If you’re in timber country, a bomber ski pole fix is easy. Here’s the method I use. Takes 10 minutes max. All blog readers out there, comments and ideas always appreciated!
First, whip out that Gerber or other multi-tool and fix the crimped ends so they’re as circular as possible.|
Find a tree branch that’s slightly larger than inside of pole. Strongest wood is a dead branch that’s still on a tree. Cut a piece of branch about 4 inches long, then whittle down this dowel so it’s a hair larger than inside of pole.|
Pound one end of your dowel into the pole using a rock, side of an ice axe head, or whatever makes a good whacker. Stick the other pole on the wood dowel and pound it on as well, so the broken ends of the pole mate. The idea here is to get a good tight “press-fit” of the dowel.|
Find another tree branch that’s about finger diameter and make 3 pieces, each about 6 inches long. Tape these struts on the outside of the repair, approximately equidistant from each other. After a preliminary tape job to locate the struts, tape them super tight. Add compression with a few ski straps if you have them. The tape is key as it keeps the struts from sliding up and down the pole, but good compression is also important — you don’t want any play in the repair that could wallow out the fit. If done well, this repair is amazingly strong and keeps your pole at its original length, although the added weight will feel like you’re carrying a Sioux war club.|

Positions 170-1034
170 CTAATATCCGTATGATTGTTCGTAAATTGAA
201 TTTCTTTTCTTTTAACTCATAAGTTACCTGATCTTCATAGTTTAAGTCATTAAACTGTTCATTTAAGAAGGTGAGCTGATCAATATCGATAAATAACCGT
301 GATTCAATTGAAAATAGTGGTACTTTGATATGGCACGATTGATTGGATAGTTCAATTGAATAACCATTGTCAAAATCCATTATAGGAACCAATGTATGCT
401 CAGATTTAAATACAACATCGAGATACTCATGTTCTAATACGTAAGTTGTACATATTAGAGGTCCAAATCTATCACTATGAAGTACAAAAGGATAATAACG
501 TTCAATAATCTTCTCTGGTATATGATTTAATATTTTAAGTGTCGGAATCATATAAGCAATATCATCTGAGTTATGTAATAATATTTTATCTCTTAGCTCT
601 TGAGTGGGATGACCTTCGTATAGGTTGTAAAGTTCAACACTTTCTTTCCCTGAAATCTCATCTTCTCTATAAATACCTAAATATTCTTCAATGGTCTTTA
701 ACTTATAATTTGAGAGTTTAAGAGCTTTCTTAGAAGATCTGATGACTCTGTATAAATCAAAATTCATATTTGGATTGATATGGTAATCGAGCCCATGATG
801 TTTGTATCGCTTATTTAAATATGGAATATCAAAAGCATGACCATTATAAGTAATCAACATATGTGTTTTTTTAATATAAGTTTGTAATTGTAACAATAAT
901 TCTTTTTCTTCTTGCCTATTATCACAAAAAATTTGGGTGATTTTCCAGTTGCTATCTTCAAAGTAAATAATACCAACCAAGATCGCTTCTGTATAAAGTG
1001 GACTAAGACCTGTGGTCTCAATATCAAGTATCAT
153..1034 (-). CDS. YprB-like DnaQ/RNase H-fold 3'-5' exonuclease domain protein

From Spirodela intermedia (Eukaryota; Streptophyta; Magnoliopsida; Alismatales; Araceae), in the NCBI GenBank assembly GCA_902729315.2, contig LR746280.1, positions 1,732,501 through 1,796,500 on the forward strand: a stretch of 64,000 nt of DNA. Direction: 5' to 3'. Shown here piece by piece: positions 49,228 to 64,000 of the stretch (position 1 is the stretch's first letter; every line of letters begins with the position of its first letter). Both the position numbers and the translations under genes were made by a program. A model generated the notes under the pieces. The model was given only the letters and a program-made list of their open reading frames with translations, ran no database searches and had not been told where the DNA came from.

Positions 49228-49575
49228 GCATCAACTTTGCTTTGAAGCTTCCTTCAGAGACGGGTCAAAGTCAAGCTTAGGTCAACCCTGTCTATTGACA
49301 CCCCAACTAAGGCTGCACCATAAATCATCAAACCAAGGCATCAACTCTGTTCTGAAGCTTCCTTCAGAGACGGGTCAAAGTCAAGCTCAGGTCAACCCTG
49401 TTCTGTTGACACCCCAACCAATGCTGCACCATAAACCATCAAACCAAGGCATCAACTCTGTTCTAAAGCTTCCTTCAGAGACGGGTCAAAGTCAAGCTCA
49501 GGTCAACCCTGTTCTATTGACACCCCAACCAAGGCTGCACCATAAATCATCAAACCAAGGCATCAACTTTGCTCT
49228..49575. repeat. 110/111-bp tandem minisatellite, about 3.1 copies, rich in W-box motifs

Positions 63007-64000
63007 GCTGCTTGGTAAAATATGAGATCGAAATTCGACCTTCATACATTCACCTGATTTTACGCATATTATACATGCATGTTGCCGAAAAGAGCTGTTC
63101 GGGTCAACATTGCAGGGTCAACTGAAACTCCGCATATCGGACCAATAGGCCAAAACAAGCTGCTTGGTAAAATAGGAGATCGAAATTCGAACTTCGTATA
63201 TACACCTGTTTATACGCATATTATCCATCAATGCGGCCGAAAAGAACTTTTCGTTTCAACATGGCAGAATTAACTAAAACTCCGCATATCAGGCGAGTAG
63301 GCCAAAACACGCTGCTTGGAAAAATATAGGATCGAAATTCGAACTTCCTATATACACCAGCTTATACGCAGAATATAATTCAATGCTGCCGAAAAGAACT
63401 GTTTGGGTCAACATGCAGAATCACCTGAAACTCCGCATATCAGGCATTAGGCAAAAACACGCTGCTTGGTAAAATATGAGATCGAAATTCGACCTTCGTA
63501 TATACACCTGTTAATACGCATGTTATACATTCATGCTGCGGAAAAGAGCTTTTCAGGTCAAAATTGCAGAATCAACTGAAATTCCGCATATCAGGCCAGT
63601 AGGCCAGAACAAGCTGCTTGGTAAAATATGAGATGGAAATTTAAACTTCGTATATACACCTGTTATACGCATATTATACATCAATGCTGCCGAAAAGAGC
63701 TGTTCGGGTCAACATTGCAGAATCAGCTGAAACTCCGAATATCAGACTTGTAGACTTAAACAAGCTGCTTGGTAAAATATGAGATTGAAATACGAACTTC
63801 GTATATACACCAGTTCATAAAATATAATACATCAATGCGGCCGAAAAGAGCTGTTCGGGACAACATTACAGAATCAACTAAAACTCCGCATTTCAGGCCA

If you don’t have trees available, simply overlap the two ski pole ends by about 6 inches, then use copious tape and ski straps. If you’ve got adjustable poles, extend them to compensate for the repair. If you’re above timberline you’ll have to use the overlap method. Hose clamps are best for that — they’re a good addition to any extensive repair kit, but tape and straps will do the job.
10. Jump start a car without blinding yourself.
WildSnow.com publisher emeritus and founder Lou (Louis Dawson) has a 50+ years career in climbing, backcountry skiing and ski mountaineering. He was the first person in history to ski down all 54 Colorado 14,000-foot peaks, has authored numerous books about about backcountry skiing, and has skied from the summit of Denali in Alaska, North America’s highest mountain.